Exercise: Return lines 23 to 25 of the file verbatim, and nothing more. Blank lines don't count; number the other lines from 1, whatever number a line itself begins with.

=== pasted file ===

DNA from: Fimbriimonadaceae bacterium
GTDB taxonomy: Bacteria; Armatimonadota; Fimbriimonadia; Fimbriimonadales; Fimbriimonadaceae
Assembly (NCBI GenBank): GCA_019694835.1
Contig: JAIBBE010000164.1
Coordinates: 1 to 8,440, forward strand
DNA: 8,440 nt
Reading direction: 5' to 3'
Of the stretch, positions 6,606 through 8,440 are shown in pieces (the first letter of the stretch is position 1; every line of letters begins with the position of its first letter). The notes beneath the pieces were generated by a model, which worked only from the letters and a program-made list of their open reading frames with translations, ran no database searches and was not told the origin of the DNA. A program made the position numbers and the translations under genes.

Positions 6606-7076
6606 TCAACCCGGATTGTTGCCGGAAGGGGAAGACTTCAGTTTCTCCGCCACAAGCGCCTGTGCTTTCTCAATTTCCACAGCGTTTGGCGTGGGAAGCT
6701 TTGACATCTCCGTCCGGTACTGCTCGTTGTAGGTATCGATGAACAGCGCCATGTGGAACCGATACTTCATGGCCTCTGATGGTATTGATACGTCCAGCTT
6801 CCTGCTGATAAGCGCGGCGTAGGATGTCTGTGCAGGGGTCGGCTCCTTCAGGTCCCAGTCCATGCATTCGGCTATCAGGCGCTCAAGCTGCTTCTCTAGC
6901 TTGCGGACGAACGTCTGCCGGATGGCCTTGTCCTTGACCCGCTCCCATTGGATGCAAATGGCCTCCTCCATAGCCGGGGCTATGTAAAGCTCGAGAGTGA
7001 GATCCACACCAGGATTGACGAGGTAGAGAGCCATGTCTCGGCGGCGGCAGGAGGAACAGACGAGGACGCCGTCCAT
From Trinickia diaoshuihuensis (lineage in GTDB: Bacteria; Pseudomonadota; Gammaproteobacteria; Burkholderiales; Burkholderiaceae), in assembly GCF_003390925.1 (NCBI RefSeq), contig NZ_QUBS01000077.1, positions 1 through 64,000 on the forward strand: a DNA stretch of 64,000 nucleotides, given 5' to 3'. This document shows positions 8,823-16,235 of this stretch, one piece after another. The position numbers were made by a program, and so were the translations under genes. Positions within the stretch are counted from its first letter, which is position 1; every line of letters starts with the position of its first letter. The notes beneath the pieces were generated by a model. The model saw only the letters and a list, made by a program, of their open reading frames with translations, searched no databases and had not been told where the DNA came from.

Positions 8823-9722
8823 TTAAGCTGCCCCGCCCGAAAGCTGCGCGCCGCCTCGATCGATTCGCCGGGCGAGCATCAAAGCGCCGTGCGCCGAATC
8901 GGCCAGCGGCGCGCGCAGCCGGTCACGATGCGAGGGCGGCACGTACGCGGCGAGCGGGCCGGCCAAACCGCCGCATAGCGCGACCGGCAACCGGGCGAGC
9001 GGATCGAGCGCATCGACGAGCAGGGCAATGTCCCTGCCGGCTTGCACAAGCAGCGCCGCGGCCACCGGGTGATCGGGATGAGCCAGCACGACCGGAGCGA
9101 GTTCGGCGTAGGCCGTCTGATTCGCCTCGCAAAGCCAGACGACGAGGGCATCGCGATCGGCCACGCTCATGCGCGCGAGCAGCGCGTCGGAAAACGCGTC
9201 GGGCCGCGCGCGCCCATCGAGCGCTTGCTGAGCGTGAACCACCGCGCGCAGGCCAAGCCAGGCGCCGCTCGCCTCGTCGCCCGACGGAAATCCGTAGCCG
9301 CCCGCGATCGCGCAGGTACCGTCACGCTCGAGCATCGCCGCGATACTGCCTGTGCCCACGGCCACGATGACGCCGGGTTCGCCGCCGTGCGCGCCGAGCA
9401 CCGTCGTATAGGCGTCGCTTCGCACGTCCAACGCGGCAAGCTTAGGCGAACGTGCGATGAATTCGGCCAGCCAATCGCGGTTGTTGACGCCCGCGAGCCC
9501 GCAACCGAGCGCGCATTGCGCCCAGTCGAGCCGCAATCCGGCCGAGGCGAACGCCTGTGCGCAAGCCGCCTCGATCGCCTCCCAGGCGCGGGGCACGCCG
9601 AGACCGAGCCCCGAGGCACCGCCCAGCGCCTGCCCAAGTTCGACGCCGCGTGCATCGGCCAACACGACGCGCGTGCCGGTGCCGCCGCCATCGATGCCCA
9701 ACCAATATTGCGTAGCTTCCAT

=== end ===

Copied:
9401 CCGTCGTATAGGCGTCGCTTCGCACGTCCAACGCGGCAAGCTTAGGCGAACGTGCGATGAATTCGGCCAGCCAATCGCGGTTGTTGACGCCCGCGAGCCC
9501 GCAACCGAGCGCGCATTGCGCCCAGTCGAGCCGCAATCCGGCCGAGGCGAACGCCTGTGCGCAAGCCGCCTCGATCGCCTCCCAGGCGCGGGGCACGCCG
9601 AGACCGAGCCCCGAGGCACCGCCCAGCGCCTGCCCAAGTTCGACGCCGCGTGCATCGGCCAACACGACGCGCGTGCCGGTGCCGCCGCCATCGATGCCCA